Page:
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How Will Tax Reform Affect Agribusiness?

CPAs & Business Consultants

Eric Sowatsky
Eric Sowatsky, CPA, CGMA, NSSA CPAs & Business Consultants

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President Trump signed the Tax Cuts and Jobs Act into law on December 22, 2017. While the law does not simplify the tax code, it is expected to provide tax relief for most in agriculture.

93% of U.S. farmers pay income tax at the individual income tax level. Here are some of the highlights of individual tax changes that may impact farmers:

  • The new law imposes a new tax rate structure with seven tax brackets – 10%, 12%, 22%, 24%, 32%, 35%, and 37%. The top rate was reduced from 39.6% to 37% and applies to taxable income above $500,000 for single taxpayers, and $600,000 for married couples filing jointly. The rates applicable to net capital gains and qualified dividends were not changed.
  • The "kiddie tax" rules were simplified. The net unearned income of a child subject to the rules will be taxed at the capital gain and ordinary income rates that apply to trusts and estates. Thus, the child's tax is unaffected by the parent's tax situation or the unearned income of any siblings.
  • Standard deduction almost doubled – $12,000 for individuals, $18,000 head of household, and $24,000 for married couples. The personal exemption is repealed.
  • Many farmers will no longer itemize due to the new standard deduction and the $10,000 tax cap referenced in the next bullet point.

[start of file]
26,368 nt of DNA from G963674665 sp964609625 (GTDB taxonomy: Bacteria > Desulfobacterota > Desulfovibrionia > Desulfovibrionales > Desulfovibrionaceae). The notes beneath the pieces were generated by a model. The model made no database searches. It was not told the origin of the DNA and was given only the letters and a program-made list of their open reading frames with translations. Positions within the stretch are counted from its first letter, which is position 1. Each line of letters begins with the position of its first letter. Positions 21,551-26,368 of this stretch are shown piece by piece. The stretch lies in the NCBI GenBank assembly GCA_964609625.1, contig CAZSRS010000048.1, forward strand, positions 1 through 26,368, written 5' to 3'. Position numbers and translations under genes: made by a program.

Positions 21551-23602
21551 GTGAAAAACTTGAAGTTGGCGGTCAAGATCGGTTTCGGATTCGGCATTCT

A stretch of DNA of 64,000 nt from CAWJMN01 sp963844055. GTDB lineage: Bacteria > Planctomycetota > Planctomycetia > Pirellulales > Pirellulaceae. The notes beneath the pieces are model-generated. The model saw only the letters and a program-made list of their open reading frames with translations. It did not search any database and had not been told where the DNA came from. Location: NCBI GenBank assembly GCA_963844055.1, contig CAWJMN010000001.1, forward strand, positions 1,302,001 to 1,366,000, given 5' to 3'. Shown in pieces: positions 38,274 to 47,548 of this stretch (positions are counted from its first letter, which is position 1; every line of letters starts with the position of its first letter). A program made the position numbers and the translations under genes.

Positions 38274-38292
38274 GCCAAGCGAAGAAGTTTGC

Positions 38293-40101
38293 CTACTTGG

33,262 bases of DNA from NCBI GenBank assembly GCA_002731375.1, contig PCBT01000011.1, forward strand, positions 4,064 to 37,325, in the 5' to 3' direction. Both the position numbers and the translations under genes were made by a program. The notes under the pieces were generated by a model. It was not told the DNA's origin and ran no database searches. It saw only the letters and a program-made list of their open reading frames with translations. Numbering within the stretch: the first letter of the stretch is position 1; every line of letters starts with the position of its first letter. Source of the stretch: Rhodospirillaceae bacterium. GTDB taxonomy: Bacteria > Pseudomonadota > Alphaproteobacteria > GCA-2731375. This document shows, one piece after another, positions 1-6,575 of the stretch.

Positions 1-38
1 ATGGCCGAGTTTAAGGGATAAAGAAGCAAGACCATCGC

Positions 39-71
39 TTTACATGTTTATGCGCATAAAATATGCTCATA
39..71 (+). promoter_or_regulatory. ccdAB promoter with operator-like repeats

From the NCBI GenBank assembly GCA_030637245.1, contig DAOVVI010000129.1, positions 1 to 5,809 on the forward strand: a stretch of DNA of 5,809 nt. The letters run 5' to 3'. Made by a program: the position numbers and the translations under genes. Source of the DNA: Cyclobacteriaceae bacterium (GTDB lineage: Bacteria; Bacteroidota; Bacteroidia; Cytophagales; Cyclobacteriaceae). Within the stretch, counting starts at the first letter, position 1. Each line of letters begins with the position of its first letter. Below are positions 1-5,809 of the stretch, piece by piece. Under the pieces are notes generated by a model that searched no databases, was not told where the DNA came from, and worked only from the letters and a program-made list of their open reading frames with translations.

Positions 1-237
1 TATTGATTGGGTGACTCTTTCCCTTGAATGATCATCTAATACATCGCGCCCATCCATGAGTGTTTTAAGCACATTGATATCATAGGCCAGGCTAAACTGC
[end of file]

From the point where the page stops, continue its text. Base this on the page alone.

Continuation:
• State & local tax deduction – limited deduction up to $10,000 of property, sales or income taxes. This will be significant for some.
  • Medical expenses exceeding 7.5% of adjusted gross income are allowed as itemized deductions. This replaces the previously threshold of 10% of AGI.
  • Mortgage interest is now limited to interest paid on debt up to $750,000 in debt (compared with the previous limit of $1,000,000 in debt).
  • Boosts phase-out thresholds for itemized deductions. This will have less of an affect due to the $10,000 cap as well.
  • Child and family tax credit – the credit for children under 17 is increased to $2,000 per child. $1,400 of the credit is refundable even if no tax is owed. The law also establishes a $500 credit for dependents that are not qualifying children. Phase-out of the credit begins at $200,000 single and $400,000 married filing joint. These changes will eliminate any penalty that families with young children may have felt from the repeal of the personal exemptions.
  • Net operating losses (NOLs) can be carried forward indefinitely instead of 20 years in the old law, but are limited to 80 percent of income. NOLs can be carried back for two years instead of the five years as previously allowed for farms and ranches.
  • Alternative minimum tax (AMT) is not repealed for individuals but income thresholds at which the tax is calculated increased significantly. Farmers and individuals with higher income levels may benefit from this change.

While the individual tax changes will have some impact on producers, the business provisions of the law while have a much deeper impact.

C Corporations

  • The top corporate tax rate decreases from 34% to 21% effective January 1. Unlike the other changes in the law, this change is permanent. For farmers who operate as a C corporation and typically have less than $50,000 of taxable income, this is a 40% tax increase because the old corporate tax brackets are replaced with a flat tax rate regardless of taxable income. Under the old law, taxable income under $50,000 was taxed at a 15% corporate income tax rate. Large producers and agribusinesses that are incorporated will enjoy a significant reduction in corporate income taxes. Hopefully, the increased cash flow will spur additional capital investment, hiring and wage increases for many in the agriculture industry.

Pass-through entities (S Corporations, Partnerships, LLCs, Sole Proprietorships)